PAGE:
MTB Comments Draft

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					July 28, 2010

Via Email to
Bill Westbrook, District Ranger
Mike Malone, Project Contact
Zig Zag Ranger Station
Mt. Hood National Forest

                Re:    Timberline Lodge Mountain Bike Proposal

Dear Ranger Westbrook and Mr. Malone,

       The Friends of Mt. Hood and BARK jointly submit these comments to the Forest Service.
As organizations, we represent the interests of thousands of individuals that live in and around
the Mount Hood National Forest. Our members and supporters are local residents that enjoy the
Mt. Hood National Forests for its serenity, the scenic vistas, the hiking trails, watching birds,
paddling rivers, fishing, touring by car, its historical sites and the other opportunities that the
Mount Hood National Forest provides.

        We submit these comments because we believe that Mt. Hood, Timberline lodge and the
hiking trails and historic sites in the area will be negatively affected by the proposal to construct
a downhill mountain bike park and trail system adjacent to the Timberline lodge.

Impact on Timberline Lodge Experience

         Timberline Lodge is listed in the National Register of Historic Places and receives nearly
two million visitors a year. The Timberline experience is composed of the historic lodge with a
view that includes three Cascade peaks in the distance and Mount Hood looming overhead.
Hotel guests and day visitors hike the trails above and below the lodge to experience the views,
the meadows, flowers, trees, and the sound of the wind. The historic outdoor amphitheater has
recently been restored for intimate gatherings to listen to music and other presentations relevant
to this place.

        The construction of downhill mountain bike trails and a bike park near the Lodge
conflicts with the designation of this historic area. Although the bike park may not be visible
from the Lodge itself, the park will result in noise and traffic that will impact surrounding uses.
What noises will accompany the bike park and how will this noise impact the experience of
visitors to the historic lodge?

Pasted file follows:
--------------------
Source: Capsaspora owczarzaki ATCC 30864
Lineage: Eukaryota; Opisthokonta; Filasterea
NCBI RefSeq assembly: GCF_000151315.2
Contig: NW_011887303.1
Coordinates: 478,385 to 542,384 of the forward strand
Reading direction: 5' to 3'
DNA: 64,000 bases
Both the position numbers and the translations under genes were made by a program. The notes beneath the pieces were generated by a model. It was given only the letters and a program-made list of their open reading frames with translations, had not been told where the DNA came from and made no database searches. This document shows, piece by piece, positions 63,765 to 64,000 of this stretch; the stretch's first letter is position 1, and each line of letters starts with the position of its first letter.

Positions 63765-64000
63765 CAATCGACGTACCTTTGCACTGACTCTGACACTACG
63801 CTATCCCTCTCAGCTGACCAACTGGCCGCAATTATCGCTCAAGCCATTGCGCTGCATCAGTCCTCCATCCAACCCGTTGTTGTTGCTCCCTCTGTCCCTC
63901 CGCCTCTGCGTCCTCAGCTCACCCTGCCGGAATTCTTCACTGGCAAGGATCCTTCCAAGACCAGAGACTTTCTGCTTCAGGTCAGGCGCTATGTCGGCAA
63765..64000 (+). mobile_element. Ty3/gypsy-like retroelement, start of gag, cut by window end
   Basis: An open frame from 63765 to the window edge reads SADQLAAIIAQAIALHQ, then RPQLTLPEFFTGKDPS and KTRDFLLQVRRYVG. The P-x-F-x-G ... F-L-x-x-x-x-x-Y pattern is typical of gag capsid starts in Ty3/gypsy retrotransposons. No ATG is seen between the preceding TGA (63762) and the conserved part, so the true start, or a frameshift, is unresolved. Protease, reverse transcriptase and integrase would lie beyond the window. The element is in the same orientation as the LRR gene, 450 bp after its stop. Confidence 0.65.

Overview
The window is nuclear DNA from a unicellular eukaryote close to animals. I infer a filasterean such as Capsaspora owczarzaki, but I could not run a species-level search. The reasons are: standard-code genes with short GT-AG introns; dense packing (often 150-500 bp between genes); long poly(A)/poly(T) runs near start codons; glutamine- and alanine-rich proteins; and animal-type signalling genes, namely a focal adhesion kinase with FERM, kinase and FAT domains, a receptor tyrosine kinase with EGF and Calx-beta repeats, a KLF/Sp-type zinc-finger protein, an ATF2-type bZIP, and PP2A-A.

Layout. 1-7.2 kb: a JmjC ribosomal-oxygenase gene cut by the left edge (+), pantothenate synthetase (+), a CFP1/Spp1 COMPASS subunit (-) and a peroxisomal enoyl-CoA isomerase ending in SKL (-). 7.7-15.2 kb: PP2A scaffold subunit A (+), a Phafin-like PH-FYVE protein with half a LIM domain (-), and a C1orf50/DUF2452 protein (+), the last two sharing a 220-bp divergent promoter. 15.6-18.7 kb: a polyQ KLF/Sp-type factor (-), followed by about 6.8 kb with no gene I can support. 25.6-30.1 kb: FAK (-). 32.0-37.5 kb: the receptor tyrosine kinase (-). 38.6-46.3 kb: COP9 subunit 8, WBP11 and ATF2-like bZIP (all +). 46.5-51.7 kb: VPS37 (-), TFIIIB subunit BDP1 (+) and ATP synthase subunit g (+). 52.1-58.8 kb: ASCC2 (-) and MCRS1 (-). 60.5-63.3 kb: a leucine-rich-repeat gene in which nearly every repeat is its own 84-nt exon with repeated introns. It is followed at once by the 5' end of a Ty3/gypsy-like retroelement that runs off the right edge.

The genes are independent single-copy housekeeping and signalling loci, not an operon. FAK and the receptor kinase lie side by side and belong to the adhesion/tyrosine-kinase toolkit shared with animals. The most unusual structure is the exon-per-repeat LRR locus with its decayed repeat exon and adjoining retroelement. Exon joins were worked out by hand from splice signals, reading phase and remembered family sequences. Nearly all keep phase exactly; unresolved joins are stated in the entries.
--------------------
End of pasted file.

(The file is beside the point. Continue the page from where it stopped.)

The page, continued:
While a downhill mountain biking park may be appropriate in some areas, we submit that
this use is not consistent with the designation of the historic Timberline Lodge as a landmark nor
is it consistent with the historic Timberline trail or with the nearby mountain hiking and climbing
access trails that connect Government Camp with Timberline.

      The proposed mountain bike trails and skills park pose individually direct, indirect and
cumulatively significant impacts on this historic resource.

Consideration of Alternatives

        To fairly assess the alternative, the Forest Service may not just consider alternatives
within the boundary of Timberline’s permit area. The proposal must be analyzed in the context
of what land is available in the Mt. Hood National Forest and in the surrounding area.

        Ski Bowl will be impacted economically by this proposal. Ski Bowl could be expanded
to accommodate the need for this niche segment of the mountain biking community. The
community of available riders does not equal the community of all bike riders in the
Portland/Vancouver metropolitan area. The price of a lift ticket, the price of a bike rental, the
extreme nature of the kind of biking mean that this market is small – perhaps growing – but
likely fairly flat.

       The Forest Service cannot rely on a conceptual Master Plan that has not undergone
NEPA review to justify a need for this project. The Mt. Hood National Forest Plan does not
show a need for this project to occur at Timberline.

         Therefore, the environmental analysis that the agency conducts must consider the forest-
wide need for this particular niche use and it must consider the available terrain for this use –
including opportunities for trail development in areas that do not have lifts. There is no need for
lifts for the mountain bike park – there is no particular need to put the skills park up at
Timberline. The area is already limited in terms of parking. Ski Bowl or any other available
land could easily be developed into a skills park.

      The Forest Service must consider the need, the availability of alternative sites, and the
economic impact on existing facilities in assessing the environmental impacts of this project.

       The Friends of Mt. Hood, the Oregon Chapter of the Sierra Club and Bark submit that the
Forest Service must consider a reasonable range of alternatives to siting either or both the
downhill trail system or the skills park at a location that is already severely limited for parking
and that has unique and special historic characteristics.

         Specifically, one alternative would be to consider whether the demand for downhill
mountain biking facilities truly exceeds the current supply in the area. Ski Bowl, another area on
Mount Hood, currently offers 40 miles of lift-serviced trails for riders of all skill levels, on-site
rentals of bikes and equipment, official bike races, and guided bike tours.1 Willamette Pass in
central Oregon also offers lift-assisted downhill biking, as well as sanctioned mountain bike